When creating working examples for my development site, I frequently need to restrict the minimum and maximum number of rows that can be deleted from or inserted into a table by an anonymous user.
First, create a scalar function to return the current row count.1
CREATE FUNCTION MyTableCount() RETURNS INT AS BEGIN DECLARE @RowCount INT SELECT @RowCount = COUNT(*) MyTable RETURN @RowCount END
Add a constraint to the table for the maximum number of rows.
ALTER TABLE MyTable ADD CONSTRAINT Check_Row_Max CHECK ([dbo].[MyTableCount]()<=(20))
When a user attempts to insert the 21st row, the following error is returned.
A smilar table constraint cannot be used for the minimum number of rows2, so I use an INSTEAD OF DELETE trigger.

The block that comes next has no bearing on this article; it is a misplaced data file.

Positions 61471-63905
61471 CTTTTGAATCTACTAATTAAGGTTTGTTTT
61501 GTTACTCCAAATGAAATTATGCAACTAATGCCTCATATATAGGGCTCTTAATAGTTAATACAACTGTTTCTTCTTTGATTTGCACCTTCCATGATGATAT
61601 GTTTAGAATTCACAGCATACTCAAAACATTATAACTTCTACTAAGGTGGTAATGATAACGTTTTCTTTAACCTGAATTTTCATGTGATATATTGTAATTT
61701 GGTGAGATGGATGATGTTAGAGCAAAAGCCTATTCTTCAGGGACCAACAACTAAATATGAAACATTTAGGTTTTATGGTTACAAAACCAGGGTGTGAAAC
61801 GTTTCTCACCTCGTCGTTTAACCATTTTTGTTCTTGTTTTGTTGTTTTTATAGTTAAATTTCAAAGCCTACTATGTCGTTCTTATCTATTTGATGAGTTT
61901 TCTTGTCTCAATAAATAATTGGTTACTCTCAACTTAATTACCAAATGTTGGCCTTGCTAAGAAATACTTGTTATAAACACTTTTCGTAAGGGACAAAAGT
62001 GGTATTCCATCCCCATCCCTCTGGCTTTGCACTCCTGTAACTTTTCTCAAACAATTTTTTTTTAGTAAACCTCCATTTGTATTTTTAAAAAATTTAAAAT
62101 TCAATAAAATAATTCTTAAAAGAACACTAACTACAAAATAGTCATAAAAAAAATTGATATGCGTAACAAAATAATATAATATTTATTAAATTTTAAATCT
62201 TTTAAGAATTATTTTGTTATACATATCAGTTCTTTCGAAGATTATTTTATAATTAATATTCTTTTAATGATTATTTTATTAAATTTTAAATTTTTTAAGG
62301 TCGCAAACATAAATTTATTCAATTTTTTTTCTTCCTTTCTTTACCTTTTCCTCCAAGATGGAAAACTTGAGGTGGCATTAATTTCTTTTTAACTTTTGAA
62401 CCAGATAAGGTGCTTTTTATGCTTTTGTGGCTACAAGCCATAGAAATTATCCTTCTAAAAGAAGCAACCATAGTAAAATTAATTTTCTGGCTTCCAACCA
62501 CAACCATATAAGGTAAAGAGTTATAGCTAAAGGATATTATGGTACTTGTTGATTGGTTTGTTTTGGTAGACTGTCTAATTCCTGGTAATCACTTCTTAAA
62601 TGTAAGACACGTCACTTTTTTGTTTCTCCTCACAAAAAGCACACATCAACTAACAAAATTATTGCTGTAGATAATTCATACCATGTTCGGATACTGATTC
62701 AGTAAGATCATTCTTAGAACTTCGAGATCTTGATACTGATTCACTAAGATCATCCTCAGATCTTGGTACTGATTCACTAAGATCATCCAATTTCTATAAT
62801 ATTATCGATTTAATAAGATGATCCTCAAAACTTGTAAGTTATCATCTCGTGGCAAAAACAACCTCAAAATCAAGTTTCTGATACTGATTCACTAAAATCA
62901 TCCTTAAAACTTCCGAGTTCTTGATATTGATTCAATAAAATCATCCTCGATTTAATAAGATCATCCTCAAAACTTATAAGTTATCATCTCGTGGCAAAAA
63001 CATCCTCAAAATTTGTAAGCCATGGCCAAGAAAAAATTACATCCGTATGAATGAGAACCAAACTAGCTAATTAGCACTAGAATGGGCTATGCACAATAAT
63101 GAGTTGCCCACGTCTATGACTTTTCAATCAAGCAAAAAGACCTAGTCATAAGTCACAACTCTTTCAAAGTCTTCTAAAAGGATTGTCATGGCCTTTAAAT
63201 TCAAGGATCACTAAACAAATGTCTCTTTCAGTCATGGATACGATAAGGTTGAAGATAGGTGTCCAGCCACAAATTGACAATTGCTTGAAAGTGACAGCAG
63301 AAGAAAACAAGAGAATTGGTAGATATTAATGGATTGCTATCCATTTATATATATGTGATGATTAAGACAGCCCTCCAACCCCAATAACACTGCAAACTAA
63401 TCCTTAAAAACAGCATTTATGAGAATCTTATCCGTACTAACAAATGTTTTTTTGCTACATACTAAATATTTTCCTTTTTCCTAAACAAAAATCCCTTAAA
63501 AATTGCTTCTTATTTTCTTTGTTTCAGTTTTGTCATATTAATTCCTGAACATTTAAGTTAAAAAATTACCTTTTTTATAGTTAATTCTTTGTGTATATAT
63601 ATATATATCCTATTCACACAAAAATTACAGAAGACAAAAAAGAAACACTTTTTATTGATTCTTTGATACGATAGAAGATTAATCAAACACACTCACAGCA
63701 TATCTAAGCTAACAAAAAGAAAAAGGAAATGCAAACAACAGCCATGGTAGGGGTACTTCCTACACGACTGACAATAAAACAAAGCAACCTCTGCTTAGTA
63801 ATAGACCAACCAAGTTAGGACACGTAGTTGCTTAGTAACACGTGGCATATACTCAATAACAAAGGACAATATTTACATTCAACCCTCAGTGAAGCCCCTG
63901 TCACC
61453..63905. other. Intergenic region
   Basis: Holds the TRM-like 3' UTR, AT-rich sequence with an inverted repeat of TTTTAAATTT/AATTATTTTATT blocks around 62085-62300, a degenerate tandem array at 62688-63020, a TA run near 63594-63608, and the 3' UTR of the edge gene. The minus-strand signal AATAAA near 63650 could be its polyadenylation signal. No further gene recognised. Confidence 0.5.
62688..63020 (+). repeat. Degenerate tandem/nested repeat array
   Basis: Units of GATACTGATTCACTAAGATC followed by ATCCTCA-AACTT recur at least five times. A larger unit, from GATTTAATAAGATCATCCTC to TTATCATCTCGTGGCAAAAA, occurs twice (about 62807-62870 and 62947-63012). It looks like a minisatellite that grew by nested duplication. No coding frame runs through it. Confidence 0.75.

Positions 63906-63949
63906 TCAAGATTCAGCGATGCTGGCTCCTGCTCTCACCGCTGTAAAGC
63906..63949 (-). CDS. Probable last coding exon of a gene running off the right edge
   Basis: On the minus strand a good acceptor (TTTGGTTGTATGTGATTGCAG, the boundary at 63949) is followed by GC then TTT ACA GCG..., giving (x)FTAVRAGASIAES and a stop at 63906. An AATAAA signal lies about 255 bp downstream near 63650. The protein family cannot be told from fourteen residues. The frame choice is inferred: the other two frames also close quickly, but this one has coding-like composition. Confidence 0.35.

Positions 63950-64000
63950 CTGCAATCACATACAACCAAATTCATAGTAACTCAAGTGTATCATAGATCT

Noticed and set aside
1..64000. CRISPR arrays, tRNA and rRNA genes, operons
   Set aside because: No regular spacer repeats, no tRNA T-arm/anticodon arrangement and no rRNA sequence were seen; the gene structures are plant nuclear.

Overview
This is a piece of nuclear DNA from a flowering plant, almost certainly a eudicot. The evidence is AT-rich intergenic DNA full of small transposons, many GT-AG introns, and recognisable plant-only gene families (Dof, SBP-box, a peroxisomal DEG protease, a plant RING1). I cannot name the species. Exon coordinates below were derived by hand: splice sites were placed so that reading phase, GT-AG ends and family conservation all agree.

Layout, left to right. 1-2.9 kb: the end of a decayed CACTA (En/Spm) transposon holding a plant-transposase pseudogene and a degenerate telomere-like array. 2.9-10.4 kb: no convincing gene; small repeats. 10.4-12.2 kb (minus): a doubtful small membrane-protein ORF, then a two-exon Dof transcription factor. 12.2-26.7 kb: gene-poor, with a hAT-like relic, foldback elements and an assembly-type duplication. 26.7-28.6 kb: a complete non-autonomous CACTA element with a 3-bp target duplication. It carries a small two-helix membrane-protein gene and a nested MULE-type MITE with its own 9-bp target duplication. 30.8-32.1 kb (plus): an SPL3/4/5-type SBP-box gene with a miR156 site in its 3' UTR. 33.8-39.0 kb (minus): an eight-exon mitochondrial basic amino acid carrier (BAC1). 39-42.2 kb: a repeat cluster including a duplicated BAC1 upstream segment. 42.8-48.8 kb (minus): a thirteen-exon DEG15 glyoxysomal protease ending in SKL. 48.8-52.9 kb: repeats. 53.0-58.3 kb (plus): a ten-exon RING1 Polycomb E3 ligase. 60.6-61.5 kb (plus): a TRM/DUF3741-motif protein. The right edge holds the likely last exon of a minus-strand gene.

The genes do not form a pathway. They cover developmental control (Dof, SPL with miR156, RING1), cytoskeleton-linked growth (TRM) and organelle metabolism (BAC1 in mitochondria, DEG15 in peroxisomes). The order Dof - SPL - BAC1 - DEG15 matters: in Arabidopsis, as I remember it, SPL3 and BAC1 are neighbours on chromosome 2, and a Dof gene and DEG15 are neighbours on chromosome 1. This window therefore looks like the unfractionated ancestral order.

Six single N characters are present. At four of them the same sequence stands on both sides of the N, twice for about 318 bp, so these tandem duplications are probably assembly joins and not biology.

CREATE TRIGGER dbo.Min_Row_Trigger ON dbo.MyTable INSTEAD OF DELETE AS BEGIN DECLARE @RowCount INT SELECT @RowCount = dbo.MyTableCount() IF @RowCount > 15 BEGIN DELETE T FROM DELETED D INNER JOIN dbo.MyTable T ON T.FirstName = D.FirstName AND T.LastName = D.LastName END ELSE BEGIN RAISERROR ('Minimum number of rows reached.', 11, 2) END END
This examples assumes the primary key for MyTable is FirstName-LastName. When a delete is attempted and the table contains 15 rows an error is raised.
Otherwise, the row is explicitely deleted. You could change this up and use a ROLLBACK and a FOR DELETE trigger if you prefer.
1. Check constraints cannot use sub-queries like COUNT(*). See Support subqueries for CHECK CONSTRAINTs and the aricle in the next (2) reference.
2. “CHECK constraints are not validated during DELETE statements. Therefore, executing DELETE statements on tables with certain types of check constraints may produce unexpected results.” See CHECK Constraints from the MSDN library.